- The Washington Times - Friday, April 14, 2017

President Trump announced his intention to nominate former Rep. Scott Garrett, a founding member of the conservative House Freedom Caucus, to head the Export-Import Bank that Mr. Garrett wanted to put out of business only two years ago.

Mr. Trump tapped Mr. Garrett, a seven-term New Jersey Republican who lost his re-election bid last year, late on Friday night. After his loss, Mr. Garrett had visited Trump Tower during the transition to express an interest in working in the administration.

The move could signal that Mr. Trump is reaching out to the Freedom Caucus, whose support he is seeking for stalled legislation to repeal and replace Obamacare. The president and congressional Republican leaders view that step as an essential prelude to tax reform and tax cuts later this year.

The president also said he will nominate former Rep. Spencer Bachus, Alabama Republican, to serve as a member of the board of directors of the Export-Import Bank for a term of four years. Mr. Bachus led the House Financial Services Committee in 2012 when the Export-Import Bank was reauthorized.

During last year’s campaign, Mr. Trump sided with conservative criticism of the Export-Import Bank, which guarantees loans for U.S. businesses. It has come under fire from anti-establishment Republicans as a form of “crony capitalism.”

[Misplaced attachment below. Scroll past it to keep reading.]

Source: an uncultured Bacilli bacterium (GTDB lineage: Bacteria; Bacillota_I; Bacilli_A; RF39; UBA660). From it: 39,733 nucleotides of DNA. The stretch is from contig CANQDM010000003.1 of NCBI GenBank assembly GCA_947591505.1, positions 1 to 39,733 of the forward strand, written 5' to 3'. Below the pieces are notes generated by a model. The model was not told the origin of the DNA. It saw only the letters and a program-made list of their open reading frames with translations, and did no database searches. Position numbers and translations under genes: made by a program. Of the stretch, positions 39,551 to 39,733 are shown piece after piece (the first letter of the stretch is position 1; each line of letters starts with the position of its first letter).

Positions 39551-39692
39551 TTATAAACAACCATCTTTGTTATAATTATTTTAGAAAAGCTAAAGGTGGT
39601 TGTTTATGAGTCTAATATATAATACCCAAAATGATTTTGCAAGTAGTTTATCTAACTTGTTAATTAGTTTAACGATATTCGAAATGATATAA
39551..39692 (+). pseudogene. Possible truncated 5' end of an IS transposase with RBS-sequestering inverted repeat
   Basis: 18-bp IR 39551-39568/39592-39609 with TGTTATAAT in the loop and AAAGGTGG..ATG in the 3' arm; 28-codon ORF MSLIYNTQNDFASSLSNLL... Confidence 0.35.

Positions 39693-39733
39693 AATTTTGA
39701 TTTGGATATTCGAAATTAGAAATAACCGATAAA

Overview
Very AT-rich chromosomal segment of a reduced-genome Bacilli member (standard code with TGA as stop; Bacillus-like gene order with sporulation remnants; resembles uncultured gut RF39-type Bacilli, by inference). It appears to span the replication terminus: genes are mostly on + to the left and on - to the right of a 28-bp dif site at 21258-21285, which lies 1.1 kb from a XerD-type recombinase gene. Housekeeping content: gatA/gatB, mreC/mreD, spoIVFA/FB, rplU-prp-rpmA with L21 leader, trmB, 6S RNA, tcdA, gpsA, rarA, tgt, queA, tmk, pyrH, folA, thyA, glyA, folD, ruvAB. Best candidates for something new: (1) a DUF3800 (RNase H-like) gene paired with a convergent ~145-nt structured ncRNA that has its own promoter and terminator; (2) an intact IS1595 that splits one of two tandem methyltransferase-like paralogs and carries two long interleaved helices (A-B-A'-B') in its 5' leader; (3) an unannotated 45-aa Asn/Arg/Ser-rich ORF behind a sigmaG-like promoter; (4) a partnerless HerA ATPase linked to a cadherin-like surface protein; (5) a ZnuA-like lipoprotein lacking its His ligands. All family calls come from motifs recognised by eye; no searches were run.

But this week Mr. Trump reversed his stance and voiced support for the work of the Export-Import Bank, saying it supports U.S. jobs.

In 2015 Mr. Garrett urged Congress to let the Export-Import Bank expire, calling it a “biased actor” that picked winners and losers in the economy.

“It’s hard to imagine anything more unfair and un-American than having the government financially support mega-corporations at the expense of small businesses and American workers,” Mr. Garrett said at the time. “But that is exactly what has been happening, and it will continue to happen if we don’t let the Export-Import Bank expire.”

He went on to say that the bank “rewards those with close relationships with Washington bureaucrats and makes victims of startups that dare to compete against them.”

In voting to let the bank expire, Mr. Garrett said Congress had “the opportunity to save capitalism from cronyism and to fulfill a promise to the American people to work for them instead of a select few with special connections in Washington.”

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